The iterator pattern is simpler and its pervasive use in collection class libraries makes it one of the best-known design patterns. Tree iterators do not impose limitations on calling programs. The calling program only needs to call the iterator's next (sometimes called "advance") method.

Another advantage of the iterator pattern is that tree-like structures can be viewed simply as another type of collection, similar to the list or Java Vector class. The iterator pattern, not visitor, is the easiest way to traverse a collection. After all, a visitor is not normally used with lists, so why use it for a tree? Given that, iterator is a better choice of a design pattern for generic algorithms.

To make it even more consistent with how collections operate, the tree iterator can implement the abstract iterator interface provided by a collection class library. For Java, this is java.util.Iterator interface, which comes with the Java collection framework. This interface requires the implementation of three methods -- next, hasNext, and remove. remove has to be defined, but it doesn't need to be coded; instead, it can simply throw UnsupportedOperationException. Listing Four illustrates the use of the iterator for traversing XML DOM tree structure.

It is obvious that recursion can't be used with the iterator pattern. Using the child-parent link seems to be the most elegant alternative. This link effectively simulates stack structure, so there is no need for a separate stack object.

Another option is to introduce an auxiliary class, LevelIterator, which provides tree-level abstraction to the tree iterator. The task of traversing nodes of the same level is also delegated to this class. Another LevelIterator task is to maintain the link back to the parent level, which lets the tree iterator rely on the child-parent link even if it is not supported natively by the tree structure. Example 1 illustrates how the tree iterator's next method can be implemented using LevelIterator. The LevelIterator.toParent method simply returns the parent's LevelIterator object, while LevelIterator.nextLevel creates a new LevelIterator object for the child level. Creating a new object for every nextLevel call could be expensive for complex trees, so it is desirable to use object pooling to minimize the number of new objects. Object pool implementation for a tree-like structure is straightforward since the number of objects always equals the number of tree levels and the object is always returned to the pool before it can be allocated again. So a simple stack structure can be adapted for use as an object pool of LevelIterator objects. (The complete source code of my tree iterator and implementation of the object pool is available electronically; see "Resource Center," page 5). LevelIterator also runs some other chores, such as maintaining a node index within the level and a level index within the tree (depth).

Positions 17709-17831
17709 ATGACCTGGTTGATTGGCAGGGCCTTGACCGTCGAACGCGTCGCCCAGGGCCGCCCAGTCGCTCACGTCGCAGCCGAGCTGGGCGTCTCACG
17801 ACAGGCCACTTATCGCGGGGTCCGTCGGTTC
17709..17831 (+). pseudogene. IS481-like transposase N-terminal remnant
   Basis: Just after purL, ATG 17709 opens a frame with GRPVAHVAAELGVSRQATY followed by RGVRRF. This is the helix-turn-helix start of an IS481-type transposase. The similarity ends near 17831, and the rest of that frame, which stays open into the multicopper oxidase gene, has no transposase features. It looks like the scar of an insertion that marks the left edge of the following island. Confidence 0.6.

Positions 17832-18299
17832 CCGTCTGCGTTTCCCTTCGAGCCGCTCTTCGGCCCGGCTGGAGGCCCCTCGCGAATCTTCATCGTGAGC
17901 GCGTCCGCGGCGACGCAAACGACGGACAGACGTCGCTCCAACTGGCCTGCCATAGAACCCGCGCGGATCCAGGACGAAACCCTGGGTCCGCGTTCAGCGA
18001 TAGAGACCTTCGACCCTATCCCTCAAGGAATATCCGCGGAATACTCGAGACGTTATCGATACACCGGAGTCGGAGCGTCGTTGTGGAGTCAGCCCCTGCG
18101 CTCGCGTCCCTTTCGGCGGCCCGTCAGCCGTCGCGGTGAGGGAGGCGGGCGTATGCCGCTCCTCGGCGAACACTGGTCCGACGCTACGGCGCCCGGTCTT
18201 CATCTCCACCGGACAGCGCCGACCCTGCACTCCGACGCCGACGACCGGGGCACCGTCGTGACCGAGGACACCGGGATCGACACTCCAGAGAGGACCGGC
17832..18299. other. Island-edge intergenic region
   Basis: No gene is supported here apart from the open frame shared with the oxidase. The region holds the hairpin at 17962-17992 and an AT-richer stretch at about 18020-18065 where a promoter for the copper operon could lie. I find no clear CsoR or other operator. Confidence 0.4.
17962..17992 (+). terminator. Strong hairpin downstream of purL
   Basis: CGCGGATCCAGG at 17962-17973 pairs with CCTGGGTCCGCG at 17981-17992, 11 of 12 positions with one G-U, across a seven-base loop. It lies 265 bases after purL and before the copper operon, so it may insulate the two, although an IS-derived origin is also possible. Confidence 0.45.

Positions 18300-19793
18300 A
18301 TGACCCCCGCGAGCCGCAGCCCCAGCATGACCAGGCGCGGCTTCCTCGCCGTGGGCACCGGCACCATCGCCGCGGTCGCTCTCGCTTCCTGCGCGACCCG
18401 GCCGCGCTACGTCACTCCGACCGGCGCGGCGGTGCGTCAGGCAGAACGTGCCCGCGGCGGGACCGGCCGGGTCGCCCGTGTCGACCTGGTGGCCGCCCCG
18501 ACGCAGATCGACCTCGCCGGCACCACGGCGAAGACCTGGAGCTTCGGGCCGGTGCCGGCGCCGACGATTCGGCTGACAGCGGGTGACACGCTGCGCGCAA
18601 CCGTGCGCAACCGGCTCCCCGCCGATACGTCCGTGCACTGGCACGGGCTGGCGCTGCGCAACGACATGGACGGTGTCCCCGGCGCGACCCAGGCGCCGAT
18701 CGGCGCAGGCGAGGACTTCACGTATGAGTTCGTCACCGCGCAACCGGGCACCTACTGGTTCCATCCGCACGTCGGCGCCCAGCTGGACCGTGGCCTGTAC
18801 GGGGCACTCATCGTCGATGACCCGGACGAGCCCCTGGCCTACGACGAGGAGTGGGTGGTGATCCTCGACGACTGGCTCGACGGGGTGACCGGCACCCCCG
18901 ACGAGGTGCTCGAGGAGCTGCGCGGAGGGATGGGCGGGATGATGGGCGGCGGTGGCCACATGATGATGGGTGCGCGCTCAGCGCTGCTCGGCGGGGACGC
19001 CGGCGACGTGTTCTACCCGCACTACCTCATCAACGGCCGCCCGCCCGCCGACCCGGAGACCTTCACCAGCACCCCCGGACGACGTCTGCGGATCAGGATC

After the public interface and implementation aspects of the algorithm are defined, you need to decide how the iterator deals with different kinds of tree nodes (org.w3c.dom.Node or javax.swing.tree .TreeNode, for example).

In situations where there are no common interfaces that can be used by an algorithm, the adapter pattern is handy. The adapter converts calls to its generic methods into the calls to methods used by the particular Node class. In fact, just two methods are needed to implement the adapter for the tree iterator -- getChildren and hasChildren (see Example 2).